3. Get Used to Not Moving Things Around

One of the golden rules when caring for a visually impaired cat is to maintain consistency in their environment and avoid unexpected changes or obstacles. This is particularly crucial for blind cats. While minor rearrangements may not greatly affect cats with partial visual impairment, it’s essential to exercise caution and consider your cat’s specific needs. If your cat relies on memory to navigate, ensure that significant elements remain in their usual places. If you introduce a new obstacle or furniture, use markers to alert your cat, encouraging them to proceed cautiously. Employing creative solutions, akin to the bump strips used by visually impaired individuals, can help delineate safe paths for your cat. These markers, placed approximately a foot away from the object’s perimeter, serve as tactile guides, enhancing your cat’s spatial awareness and safety.

4. Helping Your Cat Know Which Cat/Dog is Approaching

Here’s a thoughtful method to assist your blind or severely visually impaired cats in discerning the approaching paws. In a multi-pet household with cats and dogs, opt for distinctively sounding bells and attach them to each animal’s collar. However, your blind cat does not require a bell. They will swiftly learn to associate each sound with a particular pet. Additionally, it’s beneficial to instruct visitors to communicate with your cat and verbally engage with them as they approach, reducing any confusion for your feline friend.

5. Let Them Explore

Bringing home a visually impaired or blind cat can initially be daunting. Navigating the dos and don’ts of living with your new feline friend may pose challenges. However, the key is to allow them to explore at their own pace. Accompany them during their explorations, offering guidance on the best ways to climb and assisting as they navigate. You’ll be surprised at how swiftly they adapt, particularly to spatial awareness. Ensure your living space is conducive to their needs, blocking off any areas with potential obstacles. Their long whiskers serve as natural sensors to detect nearby objects, aiding in their navigation.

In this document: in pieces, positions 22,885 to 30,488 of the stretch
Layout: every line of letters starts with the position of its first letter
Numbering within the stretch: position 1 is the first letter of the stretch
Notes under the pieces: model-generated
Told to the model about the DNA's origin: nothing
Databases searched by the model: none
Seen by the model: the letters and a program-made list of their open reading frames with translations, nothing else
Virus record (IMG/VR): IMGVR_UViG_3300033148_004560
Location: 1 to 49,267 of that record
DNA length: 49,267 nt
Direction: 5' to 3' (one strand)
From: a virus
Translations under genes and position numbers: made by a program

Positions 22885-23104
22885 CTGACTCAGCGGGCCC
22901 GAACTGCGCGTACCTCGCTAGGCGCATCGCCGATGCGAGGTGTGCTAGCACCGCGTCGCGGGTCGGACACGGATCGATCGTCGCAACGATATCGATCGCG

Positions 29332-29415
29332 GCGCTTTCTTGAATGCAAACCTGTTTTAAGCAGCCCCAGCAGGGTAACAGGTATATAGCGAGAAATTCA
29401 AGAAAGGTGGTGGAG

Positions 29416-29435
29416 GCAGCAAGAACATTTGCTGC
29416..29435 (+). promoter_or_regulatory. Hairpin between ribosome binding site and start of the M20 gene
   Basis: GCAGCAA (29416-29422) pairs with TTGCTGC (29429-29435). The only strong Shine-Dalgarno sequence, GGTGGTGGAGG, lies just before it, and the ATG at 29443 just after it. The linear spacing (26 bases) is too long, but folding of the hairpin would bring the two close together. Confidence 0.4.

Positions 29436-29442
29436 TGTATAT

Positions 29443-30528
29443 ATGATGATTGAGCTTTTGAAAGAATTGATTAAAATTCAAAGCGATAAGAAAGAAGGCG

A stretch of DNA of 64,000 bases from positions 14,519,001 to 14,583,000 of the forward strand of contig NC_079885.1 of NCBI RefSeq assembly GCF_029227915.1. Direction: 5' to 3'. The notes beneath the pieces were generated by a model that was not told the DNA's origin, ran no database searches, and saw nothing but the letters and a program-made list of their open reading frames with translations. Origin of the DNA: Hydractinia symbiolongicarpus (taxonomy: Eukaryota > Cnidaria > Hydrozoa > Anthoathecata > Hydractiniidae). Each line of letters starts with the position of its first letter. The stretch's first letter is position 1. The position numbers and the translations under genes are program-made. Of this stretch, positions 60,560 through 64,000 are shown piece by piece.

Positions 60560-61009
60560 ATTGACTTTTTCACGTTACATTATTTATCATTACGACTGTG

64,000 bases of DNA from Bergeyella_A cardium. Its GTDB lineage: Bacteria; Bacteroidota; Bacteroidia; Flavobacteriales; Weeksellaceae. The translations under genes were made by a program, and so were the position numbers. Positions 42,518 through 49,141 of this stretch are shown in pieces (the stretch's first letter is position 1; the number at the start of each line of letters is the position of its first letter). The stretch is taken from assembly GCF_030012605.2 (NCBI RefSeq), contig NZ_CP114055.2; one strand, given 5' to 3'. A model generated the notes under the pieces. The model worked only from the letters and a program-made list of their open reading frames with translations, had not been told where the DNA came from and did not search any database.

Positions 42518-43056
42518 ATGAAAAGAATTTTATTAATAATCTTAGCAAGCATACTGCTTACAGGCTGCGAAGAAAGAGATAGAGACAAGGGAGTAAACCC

6. Play With Them

Your visually impaired cat will derive just as much enjoyment from toys as any other cat. Opt for toys equipped with catnip, rattles, or other noise-making features. Some cats may even enjoy playing fetch with you. While laser pointers and visually stimulating toys may not be suitable for blind cats, they can still be enjoyed by cats with varying degrees of visual impairment. Cats naturally love to play, and if you have multiple cats, they may engage in playful interactions together. Be sure to set aside time each day to play with your cat, as they will eagerly anticipate these moments of interaction.

7. Don’t Worry!

It’s natural to feel concerned when your pet has a handicap. However, cats often handle their handicaps with remarkable resilience, reminding us to ease up a bit. Avoid being an overly controlling “helicopter cat parent” by allowing your cat the freedom to explore and play independently. Take necessary precautions such as blocking off stair railings and addressing any potential hazards in your home, then let your cat navigate and adapt on their own. Cats possess incredible resilience and adaptability, always finding ways to thrive despite challenges. Whether dealing with blindness or visual impairment, they refuse to let it hinder their adventurous spirit. Encourage and support their natural instincts, allowing them to embrace their feline nature to the fullest.